39. Clydebuilt says:

    O/T

    Craig Murray has lodged this petition at the UK gov Petition Site.

    Official observers from OSCE ODIHR to monitor the next Scottish referendum.

    A Scottish Independence referendum determines the relationship between two potentially separate states. The official body for monitoring democratic procedures within the OSCE is its Office of Democratic Institutions and Human Rights. Monitoring includes media balance and ballot conduct
    More details

    Only a current state member of the Organisation for Security and Cooperation in Europe can request an official observer mission. Competence therefore lies at Westminster not Holyrood.
    This petition witnesses public concern at the fairness of postal ballot conduct of a future Scottish Independence referendum and especially that broadcast media are biased.
    ODIHR send an advance team weeks or months ahead to monitor media balance.
    If there are no problems, why not get ODIHR confirmation?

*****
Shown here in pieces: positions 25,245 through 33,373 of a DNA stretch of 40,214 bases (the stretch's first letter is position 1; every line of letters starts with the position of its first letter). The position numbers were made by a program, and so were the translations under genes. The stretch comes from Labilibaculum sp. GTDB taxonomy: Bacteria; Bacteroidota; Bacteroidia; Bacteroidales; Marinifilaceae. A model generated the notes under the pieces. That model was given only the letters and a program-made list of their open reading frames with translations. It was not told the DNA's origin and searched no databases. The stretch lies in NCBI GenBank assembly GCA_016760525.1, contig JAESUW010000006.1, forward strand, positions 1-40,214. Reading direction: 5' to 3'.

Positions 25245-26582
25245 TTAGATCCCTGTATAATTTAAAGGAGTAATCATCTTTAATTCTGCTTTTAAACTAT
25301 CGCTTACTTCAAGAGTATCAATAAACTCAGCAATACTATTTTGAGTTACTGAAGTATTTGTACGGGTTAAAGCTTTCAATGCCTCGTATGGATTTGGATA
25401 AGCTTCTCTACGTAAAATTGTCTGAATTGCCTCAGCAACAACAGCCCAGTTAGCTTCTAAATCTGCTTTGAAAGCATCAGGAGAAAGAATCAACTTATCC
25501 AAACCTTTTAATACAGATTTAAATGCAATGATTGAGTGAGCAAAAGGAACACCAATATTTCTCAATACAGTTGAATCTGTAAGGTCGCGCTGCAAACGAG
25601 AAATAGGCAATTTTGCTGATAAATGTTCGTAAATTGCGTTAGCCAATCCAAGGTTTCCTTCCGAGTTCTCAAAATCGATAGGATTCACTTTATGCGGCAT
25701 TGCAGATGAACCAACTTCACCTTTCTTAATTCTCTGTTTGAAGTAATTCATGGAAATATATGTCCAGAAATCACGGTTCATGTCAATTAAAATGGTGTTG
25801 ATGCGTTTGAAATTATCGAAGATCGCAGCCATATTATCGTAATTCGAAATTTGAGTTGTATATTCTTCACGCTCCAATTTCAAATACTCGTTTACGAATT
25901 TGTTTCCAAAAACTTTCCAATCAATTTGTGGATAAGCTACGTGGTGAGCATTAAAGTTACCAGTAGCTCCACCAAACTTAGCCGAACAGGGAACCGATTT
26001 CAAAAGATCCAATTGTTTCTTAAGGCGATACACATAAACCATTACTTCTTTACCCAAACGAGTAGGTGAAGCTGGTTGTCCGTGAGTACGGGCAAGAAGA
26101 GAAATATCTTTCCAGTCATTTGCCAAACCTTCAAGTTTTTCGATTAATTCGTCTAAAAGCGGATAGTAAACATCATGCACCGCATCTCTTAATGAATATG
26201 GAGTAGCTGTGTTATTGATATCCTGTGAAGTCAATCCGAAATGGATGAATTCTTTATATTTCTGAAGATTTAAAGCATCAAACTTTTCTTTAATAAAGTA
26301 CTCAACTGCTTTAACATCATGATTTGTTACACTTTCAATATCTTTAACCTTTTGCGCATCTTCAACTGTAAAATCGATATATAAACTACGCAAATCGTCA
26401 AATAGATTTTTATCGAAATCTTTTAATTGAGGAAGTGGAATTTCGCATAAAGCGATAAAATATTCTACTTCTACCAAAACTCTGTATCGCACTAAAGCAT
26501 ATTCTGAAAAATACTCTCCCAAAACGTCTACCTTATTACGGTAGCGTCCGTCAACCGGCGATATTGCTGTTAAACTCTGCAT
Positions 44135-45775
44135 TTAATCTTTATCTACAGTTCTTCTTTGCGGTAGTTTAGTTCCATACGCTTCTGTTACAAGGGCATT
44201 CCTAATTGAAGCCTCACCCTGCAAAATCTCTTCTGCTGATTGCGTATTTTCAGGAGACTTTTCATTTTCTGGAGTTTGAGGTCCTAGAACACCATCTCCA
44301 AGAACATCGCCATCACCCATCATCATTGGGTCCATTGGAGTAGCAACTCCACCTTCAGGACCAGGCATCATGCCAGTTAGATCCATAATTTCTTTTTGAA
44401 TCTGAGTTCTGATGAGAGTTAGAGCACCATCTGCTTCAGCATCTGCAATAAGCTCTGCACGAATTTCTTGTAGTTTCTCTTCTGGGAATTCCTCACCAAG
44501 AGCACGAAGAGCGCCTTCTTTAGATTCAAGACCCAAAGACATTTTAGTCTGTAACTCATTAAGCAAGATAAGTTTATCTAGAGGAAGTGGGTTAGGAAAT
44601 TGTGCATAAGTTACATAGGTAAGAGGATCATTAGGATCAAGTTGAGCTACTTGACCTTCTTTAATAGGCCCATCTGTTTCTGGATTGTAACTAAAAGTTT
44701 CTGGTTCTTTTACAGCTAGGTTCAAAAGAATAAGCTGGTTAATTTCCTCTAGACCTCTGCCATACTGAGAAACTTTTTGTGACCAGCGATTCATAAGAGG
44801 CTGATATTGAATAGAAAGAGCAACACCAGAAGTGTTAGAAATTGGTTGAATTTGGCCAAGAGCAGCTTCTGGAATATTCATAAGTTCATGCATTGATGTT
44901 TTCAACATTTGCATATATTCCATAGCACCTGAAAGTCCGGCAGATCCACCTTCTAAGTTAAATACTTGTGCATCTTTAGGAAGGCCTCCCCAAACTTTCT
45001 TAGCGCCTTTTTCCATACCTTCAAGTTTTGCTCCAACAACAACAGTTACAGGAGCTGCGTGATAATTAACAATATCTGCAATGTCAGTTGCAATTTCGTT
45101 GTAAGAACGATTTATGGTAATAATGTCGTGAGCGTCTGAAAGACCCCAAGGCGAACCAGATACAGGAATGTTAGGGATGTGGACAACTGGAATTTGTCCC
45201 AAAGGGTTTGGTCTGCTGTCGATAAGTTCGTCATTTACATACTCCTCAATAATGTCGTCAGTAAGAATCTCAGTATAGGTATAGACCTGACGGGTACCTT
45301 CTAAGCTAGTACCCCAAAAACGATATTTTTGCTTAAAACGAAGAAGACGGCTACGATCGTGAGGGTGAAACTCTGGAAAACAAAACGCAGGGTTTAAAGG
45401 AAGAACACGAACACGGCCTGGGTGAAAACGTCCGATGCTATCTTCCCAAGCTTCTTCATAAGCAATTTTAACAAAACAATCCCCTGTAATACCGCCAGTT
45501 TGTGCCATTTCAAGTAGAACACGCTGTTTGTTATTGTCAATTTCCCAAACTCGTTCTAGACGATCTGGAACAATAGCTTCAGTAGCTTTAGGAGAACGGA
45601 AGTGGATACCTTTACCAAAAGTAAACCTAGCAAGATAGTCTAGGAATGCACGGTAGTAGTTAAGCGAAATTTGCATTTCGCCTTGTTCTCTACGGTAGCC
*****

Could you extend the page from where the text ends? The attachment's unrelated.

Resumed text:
https://petition.parliament.uk/petitions/269150

  40. Robert Graham says:

    o/t no apologies .

    Thats the second initiative enacted by the SNP government thats hit the rocks just so Unionists can score a wee scabby point , well done them eh ? , both laws designed to protect people and children .
    Nicola forget the cooperation the long winded answers to questions that are not listened to anyway , treat all opposition parties the way our MPs are treated at westminster , and forget trying to be fair with the makeup of committees load them if possible with like minded people
    .
    These unionist parties are just taking the piss dont assist them .